Wildlife photography is both challenging and rewarding. It is good to see more people taking an interest in birds and trying their hand at some photography.
Most important, in any situation, is the welfare of the subject. There are some ethical considerations that every aspiring bird photographer should acquaint themselves with.
People, most times acting with best of intentions, are often unaware of the stress and harm their presence and activities can have on wildlife. The wildlife photographer who cares for the creatures they seek to photograph need to be aware of the following.
- In most countries now there is a growing body of regulation covering human interaction with wildlife. This covers approaching, disturbing or making contact.
- Move slowly, talk quietly, be unobtrusive and avoid disturbing the environment in any way.
- Do not approach, loiter near, or disturb the area around bird nests. Most publications and photographic contests will no longer accept photos of birds at their nest. This arose from some shameful and callous behaviour on the part of a small minority of photographers.
- Baiting and feeding is a touchy area too. A definite no-no is placing live animals out as bait, for example tethered mice or fish intended to draw hunting raptors to that precise location. I often remove fresh roadkill and place it in a close-by location that is conducive to hide photography. Some people would challenge that, and it is a delicate area, but I feel the same carrion feeders will eat what is essentially a naturally occurring kill and they will at least be safe from becoming roadkill themselves.
- Minimise or avoid using recorded bird calls. There are some great phone apps now that feature the various calls of birds. Many people do not realise that playing those calls can cause great stress in the resident bird(s) of that species. The birds suddenly feel that their chosen territory is under threat from an interloper who may take their food, steal their mates and possible attack their nest.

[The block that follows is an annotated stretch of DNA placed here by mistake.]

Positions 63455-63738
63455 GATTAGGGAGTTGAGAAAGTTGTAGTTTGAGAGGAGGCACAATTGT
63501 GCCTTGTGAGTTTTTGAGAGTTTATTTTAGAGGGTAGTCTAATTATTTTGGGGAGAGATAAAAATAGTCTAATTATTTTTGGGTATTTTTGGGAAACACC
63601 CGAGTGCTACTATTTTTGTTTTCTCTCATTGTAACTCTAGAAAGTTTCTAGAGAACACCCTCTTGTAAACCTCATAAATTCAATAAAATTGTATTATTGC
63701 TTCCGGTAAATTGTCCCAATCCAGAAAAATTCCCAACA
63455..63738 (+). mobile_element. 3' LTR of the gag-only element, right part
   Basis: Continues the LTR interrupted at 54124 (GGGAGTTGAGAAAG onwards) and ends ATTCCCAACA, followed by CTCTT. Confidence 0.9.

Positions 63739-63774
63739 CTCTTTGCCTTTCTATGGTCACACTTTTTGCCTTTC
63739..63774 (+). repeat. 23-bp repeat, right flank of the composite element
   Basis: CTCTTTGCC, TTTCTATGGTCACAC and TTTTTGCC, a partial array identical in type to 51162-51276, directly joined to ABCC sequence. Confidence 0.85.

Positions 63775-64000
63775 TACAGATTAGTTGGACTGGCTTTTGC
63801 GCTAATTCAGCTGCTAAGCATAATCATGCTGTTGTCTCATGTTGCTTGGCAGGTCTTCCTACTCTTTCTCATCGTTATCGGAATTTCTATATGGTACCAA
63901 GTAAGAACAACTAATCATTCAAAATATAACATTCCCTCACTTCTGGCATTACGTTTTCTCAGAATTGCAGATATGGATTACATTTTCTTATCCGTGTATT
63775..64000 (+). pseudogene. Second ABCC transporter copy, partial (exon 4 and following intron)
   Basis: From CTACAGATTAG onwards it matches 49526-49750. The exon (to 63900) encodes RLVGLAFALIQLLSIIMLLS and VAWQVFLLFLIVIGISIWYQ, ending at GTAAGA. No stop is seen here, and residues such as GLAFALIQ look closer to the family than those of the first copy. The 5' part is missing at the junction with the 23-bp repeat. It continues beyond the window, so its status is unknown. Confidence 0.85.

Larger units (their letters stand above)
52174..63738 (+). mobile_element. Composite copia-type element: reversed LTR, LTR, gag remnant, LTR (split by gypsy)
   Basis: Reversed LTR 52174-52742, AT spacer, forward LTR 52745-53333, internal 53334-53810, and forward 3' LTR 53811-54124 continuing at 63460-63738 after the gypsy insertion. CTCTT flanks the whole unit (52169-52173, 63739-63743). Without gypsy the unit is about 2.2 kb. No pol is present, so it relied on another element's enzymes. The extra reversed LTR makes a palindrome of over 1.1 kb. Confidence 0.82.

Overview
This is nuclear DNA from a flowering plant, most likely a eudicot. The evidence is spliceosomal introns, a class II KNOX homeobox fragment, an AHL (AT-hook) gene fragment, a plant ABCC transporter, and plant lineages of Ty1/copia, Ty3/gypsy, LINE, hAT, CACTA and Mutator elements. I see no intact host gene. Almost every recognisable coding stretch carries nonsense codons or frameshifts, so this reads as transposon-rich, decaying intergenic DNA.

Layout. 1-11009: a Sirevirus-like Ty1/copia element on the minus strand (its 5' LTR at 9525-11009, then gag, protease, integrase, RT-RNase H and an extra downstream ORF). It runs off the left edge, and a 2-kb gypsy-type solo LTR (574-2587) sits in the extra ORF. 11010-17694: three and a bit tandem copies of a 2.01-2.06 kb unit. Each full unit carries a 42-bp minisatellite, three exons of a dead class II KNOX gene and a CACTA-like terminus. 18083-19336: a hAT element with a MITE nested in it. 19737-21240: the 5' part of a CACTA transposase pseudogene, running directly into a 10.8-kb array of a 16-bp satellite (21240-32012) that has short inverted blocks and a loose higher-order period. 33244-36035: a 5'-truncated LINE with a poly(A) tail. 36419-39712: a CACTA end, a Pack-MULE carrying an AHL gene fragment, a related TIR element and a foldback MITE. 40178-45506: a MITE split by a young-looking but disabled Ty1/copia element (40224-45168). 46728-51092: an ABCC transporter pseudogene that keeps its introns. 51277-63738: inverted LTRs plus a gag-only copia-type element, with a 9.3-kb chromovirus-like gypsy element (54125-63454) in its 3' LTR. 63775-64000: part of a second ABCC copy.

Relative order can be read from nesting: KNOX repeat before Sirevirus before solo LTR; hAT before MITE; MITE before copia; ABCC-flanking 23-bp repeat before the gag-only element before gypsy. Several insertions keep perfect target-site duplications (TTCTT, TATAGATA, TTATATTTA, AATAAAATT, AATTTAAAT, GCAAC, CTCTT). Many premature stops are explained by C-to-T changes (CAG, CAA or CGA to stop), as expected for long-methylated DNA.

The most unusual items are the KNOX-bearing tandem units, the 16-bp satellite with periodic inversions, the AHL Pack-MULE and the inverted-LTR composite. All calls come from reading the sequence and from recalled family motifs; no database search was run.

- Look out for signs of stress in your subject. Basically, that means when the bird starts to respond to your presence, you need to back-off. A bird that approaches the photographer, perhaps calling as well, is not being cute. It is almost certainly doing its best to shoo away what appears to be a giant threat to its territory and family.
The above should always be considered when dealing with birds in the wild. I do bend some of those rules, with some birds, in the setting of my garden. A number of different birds have settled on the land and gardens surrounding our home. Some have become extraordinarily tame of their volition and without any encouragement from us.
Yellow-breasted Sunbirds cheekily hang their nests off patio furniture that we use every day. Unconcernedly, they flutter to and fro, within a metre of us as we go about our normal activities. I have no qualms about photographing their nest building activities and the feeding of their young in that situation.
Likewise, Bush Stone-curlews calmly walk in and out of our house and seek our close company. They will stand within arm’s reach of us, to spend hours preening and then have a snooze. They also lay their eggs on the lawn or garden beds that we actively maintain. Again, I have no issue with photographing these birds and their babies, as they are completely comfortable in their chosen close relationship with us.
One last example is the Willy Wagtails. These perky little birds hang about the water bath and most often build their delicate little nest directly over a path we use every day. If I reached up as I pass under the branch, I could touch their nest. I always take a few photos from a distance they are comfortable with.